Venture debt ($12,240 a year): The first venture-debt fund has returned almost all my initial capital, so I decided to invest $200,000 in the second fund. I took a risk investing $150,000 in my friend's first fund, so I'm hoping there's less risk in the second fund, given he has four more years of experience on top of his 12-plus years of experience running a venture-debt portfolio for another company.

Investing is arguably the easiest way to make passive income.  The problem is most investments sound good in theory but don’t work out so well in practice.  And if you don’t have much experience or access to capital, let alone the time to work it all out, it can seem more or less impossible.  However, there is one smart way to invest that just might work.  Continue reading >


If we invest this financial capital well enough and do not lose it or spend it all along the way, it may even grow at a compound rate that matches or exceeds inflation and taxes. Most of us reinvest inflows from financial capital during the accumulation years. Our investment vehicles tend to be geared for total return and capital gains instead of monthly income generation.
India has one of the fastest growing service sectors in the world with an annual growth rate above 9% since 2001, which contributed to 57% of GDP in 2012–13.[42] India has become a major exporter of IT services, Business Process Outsourcing (BPO) services, and software services with $154 billion revenue in FY 2017.[43][42] This is the fastest-growing part of the economy.[44] The IT industry continues to be the largest private-sector employer in India.[45][46] India is the third-largest start-up hub in the world with over 3,100 technology start-ups in 2014–15.[47] The agricultural sector is the largest employer in India's economy but contributes to a declining share of its GDP (17% in 2013–14). India ranks second worldwide in farm output.[48] The industry (manufacturing) sector has held a steady share of its economic contribution (26% of GDP in 2013–14).[49] The Indian automobile industry is one of the largest in the world with an annual production of 21.48 million vehicles (mostly two and three-wheelers) in 2013–14.[50] India had $600 billion worth of retail market in 2015 and one of world's fastest growing e-commerce markets.[51][52]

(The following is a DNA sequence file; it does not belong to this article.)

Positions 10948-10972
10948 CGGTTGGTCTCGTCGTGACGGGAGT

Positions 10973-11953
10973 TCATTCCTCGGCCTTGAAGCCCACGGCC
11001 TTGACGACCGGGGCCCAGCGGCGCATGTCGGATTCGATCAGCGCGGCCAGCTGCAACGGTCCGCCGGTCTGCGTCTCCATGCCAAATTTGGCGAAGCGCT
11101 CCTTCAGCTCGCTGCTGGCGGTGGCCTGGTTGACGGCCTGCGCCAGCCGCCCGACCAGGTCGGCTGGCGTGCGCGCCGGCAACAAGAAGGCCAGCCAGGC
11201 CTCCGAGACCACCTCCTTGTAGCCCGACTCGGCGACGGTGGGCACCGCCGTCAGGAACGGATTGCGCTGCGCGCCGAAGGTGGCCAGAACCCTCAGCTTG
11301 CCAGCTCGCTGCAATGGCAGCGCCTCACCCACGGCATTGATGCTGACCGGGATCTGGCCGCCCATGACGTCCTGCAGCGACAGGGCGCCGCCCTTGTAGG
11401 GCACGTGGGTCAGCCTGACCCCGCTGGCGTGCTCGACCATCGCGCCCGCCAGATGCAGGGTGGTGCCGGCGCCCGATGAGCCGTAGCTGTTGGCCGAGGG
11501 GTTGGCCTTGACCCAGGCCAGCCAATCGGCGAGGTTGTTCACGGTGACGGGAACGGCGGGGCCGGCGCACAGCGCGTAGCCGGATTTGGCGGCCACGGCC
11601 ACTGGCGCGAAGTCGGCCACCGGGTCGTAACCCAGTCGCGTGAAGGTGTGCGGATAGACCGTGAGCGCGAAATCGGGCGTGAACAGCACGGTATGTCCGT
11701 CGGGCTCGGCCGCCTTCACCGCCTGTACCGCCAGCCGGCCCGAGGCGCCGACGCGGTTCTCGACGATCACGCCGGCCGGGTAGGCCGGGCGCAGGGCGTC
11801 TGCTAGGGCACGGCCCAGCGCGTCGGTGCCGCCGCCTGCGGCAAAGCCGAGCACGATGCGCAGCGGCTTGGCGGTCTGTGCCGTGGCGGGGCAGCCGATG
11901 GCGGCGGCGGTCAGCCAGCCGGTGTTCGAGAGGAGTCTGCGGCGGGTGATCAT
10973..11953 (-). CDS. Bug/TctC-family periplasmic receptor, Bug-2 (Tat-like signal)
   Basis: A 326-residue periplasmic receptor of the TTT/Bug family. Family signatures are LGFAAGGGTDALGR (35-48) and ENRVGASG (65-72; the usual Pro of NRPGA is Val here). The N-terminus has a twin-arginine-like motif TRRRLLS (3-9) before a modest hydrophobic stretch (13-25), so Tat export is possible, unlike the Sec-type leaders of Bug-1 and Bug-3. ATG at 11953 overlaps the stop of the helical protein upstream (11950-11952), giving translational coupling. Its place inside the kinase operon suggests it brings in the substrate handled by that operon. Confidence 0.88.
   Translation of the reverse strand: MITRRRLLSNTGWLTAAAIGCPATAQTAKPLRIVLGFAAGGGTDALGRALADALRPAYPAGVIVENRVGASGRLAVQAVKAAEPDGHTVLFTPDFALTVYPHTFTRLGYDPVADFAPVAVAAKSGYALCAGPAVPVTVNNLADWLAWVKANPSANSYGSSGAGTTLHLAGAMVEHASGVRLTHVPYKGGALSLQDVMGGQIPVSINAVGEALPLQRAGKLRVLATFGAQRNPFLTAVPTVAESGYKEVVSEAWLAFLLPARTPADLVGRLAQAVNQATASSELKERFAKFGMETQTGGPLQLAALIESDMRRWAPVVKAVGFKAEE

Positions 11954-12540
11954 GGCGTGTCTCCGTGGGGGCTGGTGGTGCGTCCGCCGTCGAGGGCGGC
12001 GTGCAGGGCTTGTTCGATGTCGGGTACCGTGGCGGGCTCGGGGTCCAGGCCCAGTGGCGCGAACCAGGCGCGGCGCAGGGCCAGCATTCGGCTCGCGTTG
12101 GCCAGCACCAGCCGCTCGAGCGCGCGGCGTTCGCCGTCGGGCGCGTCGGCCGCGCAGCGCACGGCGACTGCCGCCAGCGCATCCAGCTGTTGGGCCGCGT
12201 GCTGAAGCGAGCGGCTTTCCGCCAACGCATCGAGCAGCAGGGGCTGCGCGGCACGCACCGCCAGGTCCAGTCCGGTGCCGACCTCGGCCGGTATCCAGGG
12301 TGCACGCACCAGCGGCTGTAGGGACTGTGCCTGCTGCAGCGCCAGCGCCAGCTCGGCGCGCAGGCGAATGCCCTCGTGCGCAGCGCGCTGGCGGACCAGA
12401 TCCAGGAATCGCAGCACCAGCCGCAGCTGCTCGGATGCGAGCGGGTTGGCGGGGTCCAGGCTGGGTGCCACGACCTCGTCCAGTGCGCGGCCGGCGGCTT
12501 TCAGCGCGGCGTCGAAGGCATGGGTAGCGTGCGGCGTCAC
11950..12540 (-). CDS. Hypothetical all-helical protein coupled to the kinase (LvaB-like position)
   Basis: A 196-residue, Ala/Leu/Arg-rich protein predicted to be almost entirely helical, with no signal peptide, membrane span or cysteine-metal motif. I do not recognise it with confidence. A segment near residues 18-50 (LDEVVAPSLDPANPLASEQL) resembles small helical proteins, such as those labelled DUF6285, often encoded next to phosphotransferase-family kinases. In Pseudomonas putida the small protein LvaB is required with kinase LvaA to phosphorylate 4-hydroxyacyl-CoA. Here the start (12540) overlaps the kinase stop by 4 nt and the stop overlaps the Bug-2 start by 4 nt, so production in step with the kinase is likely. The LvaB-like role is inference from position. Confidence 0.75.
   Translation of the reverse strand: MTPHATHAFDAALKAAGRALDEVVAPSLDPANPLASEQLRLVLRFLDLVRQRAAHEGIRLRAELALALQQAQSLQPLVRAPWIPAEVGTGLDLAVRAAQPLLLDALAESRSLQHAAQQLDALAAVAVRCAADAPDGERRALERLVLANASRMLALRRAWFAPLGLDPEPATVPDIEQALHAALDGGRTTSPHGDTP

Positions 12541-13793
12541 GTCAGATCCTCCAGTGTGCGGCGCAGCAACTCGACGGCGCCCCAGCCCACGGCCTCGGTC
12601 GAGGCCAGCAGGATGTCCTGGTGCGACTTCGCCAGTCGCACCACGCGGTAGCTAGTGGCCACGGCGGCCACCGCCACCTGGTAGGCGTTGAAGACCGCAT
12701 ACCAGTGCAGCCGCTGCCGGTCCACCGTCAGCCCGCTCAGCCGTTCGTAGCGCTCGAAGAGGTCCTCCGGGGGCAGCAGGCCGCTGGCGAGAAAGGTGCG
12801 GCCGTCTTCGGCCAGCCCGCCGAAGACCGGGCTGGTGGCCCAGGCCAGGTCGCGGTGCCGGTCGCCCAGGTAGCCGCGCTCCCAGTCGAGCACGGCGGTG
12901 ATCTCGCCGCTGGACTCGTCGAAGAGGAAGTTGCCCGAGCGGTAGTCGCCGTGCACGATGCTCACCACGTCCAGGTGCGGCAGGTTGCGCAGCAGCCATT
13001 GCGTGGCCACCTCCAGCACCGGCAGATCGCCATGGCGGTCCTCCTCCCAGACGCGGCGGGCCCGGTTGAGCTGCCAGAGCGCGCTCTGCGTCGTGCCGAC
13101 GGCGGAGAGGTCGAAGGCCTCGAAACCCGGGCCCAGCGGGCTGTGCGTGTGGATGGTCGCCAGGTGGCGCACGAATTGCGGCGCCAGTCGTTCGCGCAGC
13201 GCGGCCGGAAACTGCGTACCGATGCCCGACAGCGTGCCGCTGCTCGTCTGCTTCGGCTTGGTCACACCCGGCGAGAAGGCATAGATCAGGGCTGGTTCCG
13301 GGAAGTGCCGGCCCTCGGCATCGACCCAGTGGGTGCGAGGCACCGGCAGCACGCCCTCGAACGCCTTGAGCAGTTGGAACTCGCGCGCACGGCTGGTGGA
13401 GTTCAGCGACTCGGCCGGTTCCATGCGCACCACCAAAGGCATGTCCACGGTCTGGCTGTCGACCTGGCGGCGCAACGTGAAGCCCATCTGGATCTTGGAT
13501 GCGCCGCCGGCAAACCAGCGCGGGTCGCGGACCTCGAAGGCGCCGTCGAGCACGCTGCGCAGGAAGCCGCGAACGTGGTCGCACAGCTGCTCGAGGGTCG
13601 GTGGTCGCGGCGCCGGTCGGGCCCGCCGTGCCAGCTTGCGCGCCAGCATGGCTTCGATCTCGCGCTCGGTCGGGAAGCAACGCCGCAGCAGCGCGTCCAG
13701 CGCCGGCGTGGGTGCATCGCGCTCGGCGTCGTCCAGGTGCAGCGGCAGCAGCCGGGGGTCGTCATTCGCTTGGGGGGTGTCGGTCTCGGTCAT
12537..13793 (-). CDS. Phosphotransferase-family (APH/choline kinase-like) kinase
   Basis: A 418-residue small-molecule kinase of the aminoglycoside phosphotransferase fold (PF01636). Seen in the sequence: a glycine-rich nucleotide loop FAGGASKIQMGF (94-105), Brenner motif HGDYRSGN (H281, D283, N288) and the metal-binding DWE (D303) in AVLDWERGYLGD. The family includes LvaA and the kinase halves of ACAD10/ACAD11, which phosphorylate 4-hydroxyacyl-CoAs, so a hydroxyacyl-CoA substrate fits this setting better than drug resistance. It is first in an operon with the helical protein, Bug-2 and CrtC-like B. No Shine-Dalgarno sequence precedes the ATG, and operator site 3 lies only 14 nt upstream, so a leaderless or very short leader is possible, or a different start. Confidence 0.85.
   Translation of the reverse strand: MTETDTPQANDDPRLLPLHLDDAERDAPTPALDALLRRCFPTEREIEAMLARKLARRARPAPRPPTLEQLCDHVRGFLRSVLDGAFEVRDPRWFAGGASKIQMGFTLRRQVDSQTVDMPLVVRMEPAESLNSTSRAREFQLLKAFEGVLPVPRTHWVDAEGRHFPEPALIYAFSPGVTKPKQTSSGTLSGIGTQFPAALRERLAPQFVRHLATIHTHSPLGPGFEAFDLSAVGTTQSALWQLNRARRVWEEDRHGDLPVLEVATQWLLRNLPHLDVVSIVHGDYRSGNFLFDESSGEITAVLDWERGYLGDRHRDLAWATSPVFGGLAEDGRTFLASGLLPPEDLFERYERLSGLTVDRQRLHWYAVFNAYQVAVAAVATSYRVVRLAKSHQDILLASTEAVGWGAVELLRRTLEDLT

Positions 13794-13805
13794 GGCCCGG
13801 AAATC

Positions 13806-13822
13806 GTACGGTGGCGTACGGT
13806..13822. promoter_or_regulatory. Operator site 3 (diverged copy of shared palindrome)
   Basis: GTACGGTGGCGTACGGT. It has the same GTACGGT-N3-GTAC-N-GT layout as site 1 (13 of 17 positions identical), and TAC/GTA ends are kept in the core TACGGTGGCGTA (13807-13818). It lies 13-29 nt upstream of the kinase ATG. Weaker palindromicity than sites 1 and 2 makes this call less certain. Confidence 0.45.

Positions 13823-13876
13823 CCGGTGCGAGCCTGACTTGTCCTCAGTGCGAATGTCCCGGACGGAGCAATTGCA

Infectious diseases continue to blight the lives of the poor across the world. An estimated 40 million people are living with HIV/AIDS, with 3 million deaths in 2004. Every year there are 350–500 million cases of malaria, with 1 million fatalities: Africa accounts for 90 percent of malarial deaths and African children account for over 80 percent of malaria victims worldwide.Source 9
One of the benefits of the time we live in is all the software and technology we have available. If you want to scale a business that’s bigger than yourself, you’re going to need systems in place to get you there. These systems should involve automating as much as you can. The less involvement of you in the day-to-day means you have time to focus on the big picture strategies that help your business grow. 
Passive income is defined by Wikipedia as “income resulting from cash flow received on a regular basis, requiring minimal to no effort by the recipient to maintain it”. And while the ‘no effort’ part of the definition is very enticing, the truth is that generating passive income requires a massive amount of effort. And this effort needs to be exerted up front and then sustained for months, and maybe even years, until your venture starts returning profits. And even then, you'll have to monitor your income streams to make sure it’s all going smoothly. It's certainly not an easy endeavour, no matter what most people may tell you, and it requires an investment of something far more valuable than money: time. But if you are up for it, then here are 14 ideas that you can use to start earning passive income.
Well written piece, but I question the core premise. Why the fascination with maximizing “income” (passive or otherwise). Shouldn’t the goal simply be to maximize long-term after tax growth of your entire portfolio? If this takes the form of dividend paying stocks, so be it. But what if small caps are poised to outperform? What if you want to take Buffet’s or Bogle’s advice and just buy a broad market index like the S&P 500, (no matter what the dividend because you’ll just have it automatically reinvested to avoid the transaction fees).
These days most of my readers are sending queries on how to beat Recession. Salary Cut & Job Loss are newspaper headlines these days. The only solution to beat recession is to create Second Income. We agree that only thing constant in life is Change. Good times never lasts forever so as Bad times. The biggest mistake is to think otherwise i.e. Good time will last forever & Bad time will never come.